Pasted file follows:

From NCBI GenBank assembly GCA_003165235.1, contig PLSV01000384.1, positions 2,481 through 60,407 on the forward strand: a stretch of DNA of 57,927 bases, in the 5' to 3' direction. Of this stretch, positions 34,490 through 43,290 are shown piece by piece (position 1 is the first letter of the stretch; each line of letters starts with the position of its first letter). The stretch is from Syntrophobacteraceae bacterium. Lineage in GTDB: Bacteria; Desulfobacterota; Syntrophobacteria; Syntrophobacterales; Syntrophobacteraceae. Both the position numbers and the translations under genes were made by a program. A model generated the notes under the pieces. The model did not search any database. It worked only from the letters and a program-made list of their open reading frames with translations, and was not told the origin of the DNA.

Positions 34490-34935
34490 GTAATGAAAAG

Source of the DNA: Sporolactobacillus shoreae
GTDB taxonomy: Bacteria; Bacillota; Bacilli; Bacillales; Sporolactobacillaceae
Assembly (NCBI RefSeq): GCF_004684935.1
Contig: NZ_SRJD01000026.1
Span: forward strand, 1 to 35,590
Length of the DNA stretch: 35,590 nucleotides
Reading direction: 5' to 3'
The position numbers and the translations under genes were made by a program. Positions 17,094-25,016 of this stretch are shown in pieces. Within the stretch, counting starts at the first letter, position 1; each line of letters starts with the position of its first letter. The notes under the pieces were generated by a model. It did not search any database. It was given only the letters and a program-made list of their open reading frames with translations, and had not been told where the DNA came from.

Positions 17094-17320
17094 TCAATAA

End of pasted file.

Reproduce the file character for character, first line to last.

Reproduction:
From NCBI GenBank assembly GCA_003165235.1, contig PLSV01000384.1, positions 2,481 through 60,407 on the forward strand: a stretch of DNA of 57,927 bases, in the 5' to 3' direction. Of this stretch, positions 34,490 through 43,290 are shown piece by piece (position 1 is the first letter of the stretch; each line of letters starts with the position of its first letter). The stretch is from Syntrophobacteraceae bacterium. Lineage in GTDB: Bacteria; Desulfobacterota; Syntrophobacteria; Syntrophobacterales; Syntrophobacteraceae. Both the position numbers and the translations under genes were made by a program. A model generated the notes under the pieces. The model did not search any database. It worked only from the letters and a program-made list of their open reading frames with translations, and was not told the origin of the DNA.

Positions 34490-34935
34490 GTAATGAAAAG

Source of the DNA: Sporolactobacillus shoreae
GTDB taxonomy: Bacteria; Bacillota; Bacilli; Bacillales; Sporolactobacillaceae
Assembly (NCBI RefSeq): GCF_004684935.1
Contig: NZ_SRJD01000026.1
Span: forward strand, 1 to 35,590
Length of the DNA stretch: 35,590 nucleotides
Reading direction: 5' to 3'
The position numbers and the translations under genes were made by a program. Positions 17,094-25,016 of this stretch are shown in pieces. Within the stretch, counting starts at the first letter, position 1; each line of letters starts with the position of its first letter. The notes under the pieces were generated by a model. It did not search any database. It was given only the letters and a program-made list of their open reading frames with translations, and had not been told where the DNA came from.

Positions 17094-17320
17094 TCAATAA